The Order of Malta Clinic of Northern California

For many people health care is a luxury that is so far out of reach, even check-ups for the most basic preventative diseases such as diabetes and high blood pressure are not even possible. Our clinic is providing a safety net in Oakland to help address basic health care needs for those without health insurance, before these diseases become a serious issue.

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We Nurture

The Order of Malta has a long history of caring for the sick and poor in body and spirit, a concept that is alive and well at the Cathedral of Christ the Light.

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We Care

Local doctors volunteer at the Order of Malta Clinic to provide high-quality primary care services for the uninsured poor and those in need.

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We Build

Vital health care services provided by the clinic are made possible by the generous donations from our community. Get involved and donate today! 

Hear Our Stories

The Order of Malta Clinic is a special place where volunteer doctors and the Catholic Diocese of Oakland have come together to provide much needed free health care services in our community. The preventative care provided leads to a healthier lifestyle and more productive opportunities for those most in need.

Watch our video (1:34)

Clinic Celebrates 10 Years and 25,000 Patient Visits

Due to the generosity of our supporters, the Clinic recently surpassed our 25,000th patient and is entering our 10th year of service to the sick and poor in our community. We thank our volunteers, staff and donors for all that you do to make our clinic a success. Dr. Javier Diaz, pictured here, is one of the Clinic’s volunteer doctors.

Every time I go into the clinic, I’m very impressed with the doctors, the nurses, the people who are there helping out on behalf of the Church with warm smiles, their kindness, to take care of anybody who walks in off the street who needs help.

Michael C. Barber, SJ Bishop of Oakland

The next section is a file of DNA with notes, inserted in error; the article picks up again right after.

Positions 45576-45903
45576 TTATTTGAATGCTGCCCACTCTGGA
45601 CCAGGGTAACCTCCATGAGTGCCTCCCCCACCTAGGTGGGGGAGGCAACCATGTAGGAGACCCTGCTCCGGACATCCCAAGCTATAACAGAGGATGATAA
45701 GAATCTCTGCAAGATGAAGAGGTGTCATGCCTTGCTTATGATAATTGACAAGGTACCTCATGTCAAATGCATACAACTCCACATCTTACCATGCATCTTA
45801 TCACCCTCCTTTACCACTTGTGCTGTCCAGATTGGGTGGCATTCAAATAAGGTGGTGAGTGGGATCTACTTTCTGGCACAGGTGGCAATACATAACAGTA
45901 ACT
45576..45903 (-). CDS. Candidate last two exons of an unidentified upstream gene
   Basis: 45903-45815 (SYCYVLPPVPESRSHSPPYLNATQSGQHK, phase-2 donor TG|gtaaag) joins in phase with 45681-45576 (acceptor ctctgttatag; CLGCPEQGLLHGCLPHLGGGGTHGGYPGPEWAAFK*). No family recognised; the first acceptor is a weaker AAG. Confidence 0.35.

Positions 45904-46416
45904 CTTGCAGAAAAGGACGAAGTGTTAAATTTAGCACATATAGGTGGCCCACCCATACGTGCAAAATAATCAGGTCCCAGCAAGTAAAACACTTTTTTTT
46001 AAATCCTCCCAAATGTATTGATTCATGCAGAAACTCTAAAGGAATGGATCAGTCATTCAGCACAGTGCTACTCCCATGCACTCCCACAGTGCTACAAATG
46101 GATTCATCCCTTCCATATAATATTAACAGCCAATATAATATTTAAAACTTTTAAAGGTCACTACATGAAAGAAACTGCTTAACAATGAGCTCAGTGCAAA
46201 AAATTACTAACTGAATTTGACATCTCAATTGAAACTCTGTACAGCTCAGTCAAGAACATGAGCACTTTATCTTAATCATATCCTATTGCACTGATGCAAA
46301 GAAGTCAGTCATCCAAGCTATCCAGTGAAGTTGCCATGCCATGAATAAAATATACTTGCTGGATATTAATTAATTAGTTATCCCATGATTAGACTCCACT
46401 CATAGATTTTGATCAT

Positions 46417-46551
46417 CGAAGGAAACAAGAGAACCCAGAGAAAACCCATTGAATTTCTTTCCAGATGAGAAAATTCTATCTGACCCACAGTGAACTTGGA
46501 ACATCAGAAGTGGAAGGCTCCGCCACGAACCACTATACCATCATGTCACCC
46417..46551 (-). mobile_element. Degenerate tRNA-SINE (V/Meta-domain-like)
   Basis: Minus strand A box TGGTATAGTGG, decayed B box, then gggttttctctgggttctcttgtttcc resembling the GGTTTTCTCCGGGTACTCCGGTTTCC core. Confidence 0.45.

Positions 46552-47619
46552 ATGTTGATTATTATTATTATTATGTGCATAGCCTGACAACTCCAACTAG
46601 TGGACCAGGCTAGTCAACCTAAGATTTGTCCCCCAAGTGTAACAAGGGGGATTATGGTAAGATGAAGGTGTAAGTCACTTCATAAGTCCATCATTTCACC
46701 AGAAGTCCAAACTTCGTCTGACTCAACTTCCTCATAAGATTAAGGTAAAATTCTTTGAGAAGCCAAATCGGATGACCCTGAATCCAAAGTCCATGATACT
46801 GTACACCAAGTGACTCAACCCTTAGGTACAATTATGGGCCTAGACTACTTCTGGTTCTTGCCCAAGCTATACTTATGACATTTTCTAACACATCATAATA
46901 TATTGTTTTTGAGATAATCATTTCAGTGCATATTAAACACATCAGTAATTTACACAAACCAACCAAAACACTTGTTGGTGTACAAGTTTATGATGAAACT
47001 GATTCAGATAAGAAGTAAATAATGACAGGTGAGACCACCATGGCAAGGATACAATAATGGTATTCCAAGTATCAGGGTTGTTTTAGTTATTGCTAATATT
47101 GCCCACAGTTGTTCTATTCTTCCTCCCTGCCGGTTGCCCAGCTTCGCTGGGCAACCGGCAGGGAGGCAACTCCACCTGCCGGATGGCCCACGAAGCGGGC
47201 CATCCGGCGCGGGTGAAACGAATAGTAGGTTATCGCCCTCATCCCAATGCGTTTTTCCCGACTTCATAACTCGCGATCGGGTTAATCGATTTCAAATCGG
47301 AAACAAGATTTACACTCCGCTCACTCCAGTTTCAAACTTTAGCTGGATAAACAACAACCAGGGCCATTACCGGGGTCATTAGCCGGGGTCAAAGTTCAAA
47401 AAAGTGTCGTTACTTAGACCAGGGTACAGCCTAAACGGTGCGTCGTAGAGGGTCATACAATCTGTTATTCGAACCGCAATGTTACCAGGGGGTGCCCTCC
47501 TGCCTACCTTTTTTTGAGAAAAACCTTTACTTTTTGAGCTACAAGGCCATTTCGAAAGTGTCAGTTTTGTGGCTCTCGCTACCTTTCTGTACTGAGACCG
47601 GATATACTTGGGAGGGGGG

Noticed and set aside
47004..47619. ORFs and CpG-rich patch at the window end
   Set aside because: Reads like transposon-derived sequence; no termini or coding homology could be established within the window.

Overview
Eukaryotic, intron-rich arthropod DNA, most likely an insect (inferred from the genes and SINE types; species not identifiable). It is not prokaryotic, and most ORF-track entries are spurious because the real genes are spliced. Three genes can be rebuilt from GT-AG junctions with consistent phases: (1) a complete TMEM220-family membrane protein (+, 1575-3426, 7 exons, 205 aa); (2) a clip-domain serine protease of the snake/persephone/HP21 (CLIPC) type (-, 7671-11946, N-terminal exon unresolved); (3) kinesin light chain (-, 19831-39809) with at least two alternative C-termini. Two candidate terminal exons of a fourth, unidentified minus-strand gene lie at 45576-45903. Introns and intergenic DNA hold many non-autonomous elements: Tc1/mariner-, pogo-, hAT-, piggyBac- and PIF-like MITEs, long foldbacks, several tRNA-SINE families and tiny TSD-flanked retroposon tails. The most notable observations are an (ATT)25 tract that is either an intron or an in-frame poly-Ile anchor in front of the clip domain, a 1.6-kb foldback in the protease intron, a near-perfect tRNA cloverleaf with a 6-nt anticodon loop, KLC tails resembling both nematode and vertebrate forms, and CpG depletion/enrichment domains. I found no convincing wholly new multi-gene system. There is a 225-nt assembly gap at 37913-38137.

Perhaps our greatest blessing is the quality of our staff. We’ve been blessed because we have some superb nurses. We also have excellent physicians. Many of them have retired…some from the Kaiser Foundation. And we’re very very proud of the quality of care that we’ve been able to provide.

Jacques Hirschler, Volunteer MD

Most people in our Diocese that speak to me and are very glad that the clinic is here because it’s something we give to anybody whether your are Catholic or not.

Michael C. Barber, SJ Bishop of Oakland

I think I’m going to get much better, you know, because I have someone that cares…someone that cares about people’s health.

Jolanda Dixon, Patient

I’m a much more productive person in society. Because my health is good. I’m not draining from society. I’m giving back.

Darrell Brewer, Patient

The patients that I’ve seen, most of them have had chronic diseases; cholesterol, high blood pressure, diabetes. The illnesses that are silent that often afflict this community.

Tyronda Elliott, MD, Resident, Kaiser Oakalnd

A lot of these issues can be taken care of in a primary healthcare clinic like we’re doing here. We just need the funds to continue growing.

Kelly Stewart, Family Nurse Practicioner

In order to be a healer and be a healing facility, there’s some time that is required for true healing to take place. And I think that this clinic is really good as a healing…it’s a really amazing healing environment.

Andrea Telfer, Nurse Practitioner

As a patient, when you enter the door, it’s a very clean orderly clinic. And the staffs are very welcoming, very friendly, and very efficient. And you feel confident that you’ll get the best medical help even if you don’t have insurance because the people here want to help you.

Cynthia, Patient

The primary kinds of cases we see here are the cases that you see in the general public – hypertension, diabetes, pulmonary problems, lung disease, heart disease. And those types of medical problems when treated can avert severe complications that can result in long-term hospitalization.

Janet Warring, RN, BSN, Head Nurse, Public Health Nurse

As healthcare people, doctors and nurses, this is what we’re called to. This is what we know is important and this is where our gifts are in taking care of the sick and the poor.

Nancy Cecconi, Nurse Volunteer